Mother breastfeed little premature boy infant portrait

Here's How Often You Should Actually Be Nursing The Day After Birth

The first few days and hours after you have your first baby are a whirlwind. You're elated, exhausted, scared, and confused. There's tons of information swirling around you, especially when it comes to breastfeeding. I was concerned with how often to nurse the first few days after birth, among many other concerns about breastfeeding (like will he latch? Is he getting anything when he does finally latch?). It all seemed so daunting.

"The first day with your new baby try to put her to breast 12 or more times," registered nurse and lactation expert Helen Anderson tells Romper in an email interview. "Your body is making colostrum, not mature milk, and the small amounts of this clear, yellow fluid acts as your baby's first immunization." Anderson continues, "As the first day rolls into the second continue to nurse your baby on demand, or when they show hunger cues like sucking on their fist or clothing. It might seem like you are breastfeeding all the time — you are! Establishing your milk supply takes time and commitment so limit visitors if you feel hesitant about breastfeeding with an audience."

On that first day, it's important to try to get your baby to latch so they can get that colostrum your producing. "Colostrum is full of antibodies and even a laxative to help your baby poop out the meconium (the black tarry stuff) that can cause jaundice," Anderson explains. But if your baby isn't latching right away (more on that later), Anderson suggests expressing the colostrum with your hands into a small container to syringe feed your baby. "To hand-express colostrum, hold the container under your nipple and make a 'C' with your hand around your breast. Using gentle pressure, move your hand down your breast and toward your nipple to move the fluid down your breast and out of your nipple," Anderson says.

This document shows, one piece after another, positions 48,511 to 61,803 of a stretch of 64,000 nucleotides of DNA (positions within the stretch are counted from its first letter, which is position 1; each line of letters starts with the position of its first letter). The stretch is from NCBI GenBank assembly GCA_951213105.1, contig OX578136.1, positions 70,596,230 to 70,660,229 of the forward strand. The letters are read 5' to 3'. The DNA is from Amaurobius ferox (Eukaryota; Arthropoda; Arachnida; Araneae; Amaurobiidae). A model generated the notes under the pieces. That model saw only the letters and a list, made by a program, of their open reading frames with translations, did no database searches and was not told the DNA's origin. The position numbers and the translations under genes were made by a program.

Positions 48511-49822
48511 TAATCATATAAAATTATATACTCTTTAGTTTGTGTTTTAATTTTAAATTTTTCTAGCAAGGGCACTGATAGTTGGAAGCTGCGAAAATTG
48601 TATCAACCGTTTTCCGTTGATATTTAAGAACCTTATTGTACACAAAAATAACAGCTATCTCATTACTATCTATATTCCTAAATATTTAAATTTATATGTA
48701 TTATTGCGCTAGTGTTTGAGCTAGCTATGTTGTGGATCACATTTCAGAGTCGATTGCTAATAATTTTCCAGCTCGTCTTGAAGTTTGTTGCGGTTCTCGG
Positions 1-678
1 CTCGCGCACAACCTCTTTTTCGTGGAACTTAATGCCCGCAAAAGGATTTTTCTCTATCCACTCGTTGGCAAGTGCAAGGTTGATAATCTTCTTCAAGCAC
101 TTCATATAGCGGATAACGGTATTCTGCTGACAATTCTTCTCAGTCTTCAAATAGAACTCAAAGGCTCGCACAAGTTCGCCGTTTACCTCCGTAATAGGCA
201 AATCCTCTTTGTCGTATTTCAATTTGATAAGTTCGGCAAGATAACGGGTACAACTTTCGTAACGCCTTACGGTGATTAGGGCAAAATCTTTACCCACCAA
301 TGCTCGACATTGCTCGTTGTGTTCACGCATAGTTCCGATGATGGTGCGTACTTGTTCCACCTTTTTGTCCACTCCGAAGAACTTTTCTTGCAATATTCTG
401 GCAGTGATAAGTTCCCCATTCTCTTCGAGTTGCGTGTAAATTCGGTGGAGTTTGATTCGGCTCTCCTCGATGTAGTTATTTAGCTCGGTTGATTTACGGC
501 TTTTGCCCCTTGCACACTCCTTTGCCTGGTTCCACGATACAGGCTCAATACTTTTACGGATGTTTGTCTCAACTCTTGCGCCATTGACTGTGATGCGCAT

If your baby isn't latching right away (like mine never latched), Anderson says "Your lactation consultant will watch how you latch your baby first then address any problems. The most common problem lactation consultants see is the shallow latch, not enough breast tissue is in your baby's mouth. Your lactation consultant will show you how to wait for your baby to open their mouth wide, then put their mouth on the breast firmly so they won't move off or slide away from the correct position."

When should your milk come in and it changes from colostrum to "mature milk"? Every woman and pregnancy are different, says Anderson. "Your milk takes longer to come in with your first pregnancy than your second — the method of delivery can also have a big impact on how long your wait for your milk. If you go into labor naturally without induction, your milk making hormones are ready to start production and your milk will come in around day 2 or 3 for a first pregnancy. With a scheduled c-section without going into labor, your hormones haven't gotten the message to your cells to make milk, so it might take 4 or 5 days to come in."

Breastfeeding can be challenging, so just try your best and try not to stress. As long as you're trying to nurse about 12 times on the first day, to try to get your baby to latch and so they get that liquid gold colostrum, you're doing fine, mama. Then it's all about trying to feed on demand, when the baby puts their fist in their mouth or sucking on their clothing. You got this, and if you don't that's OK, too.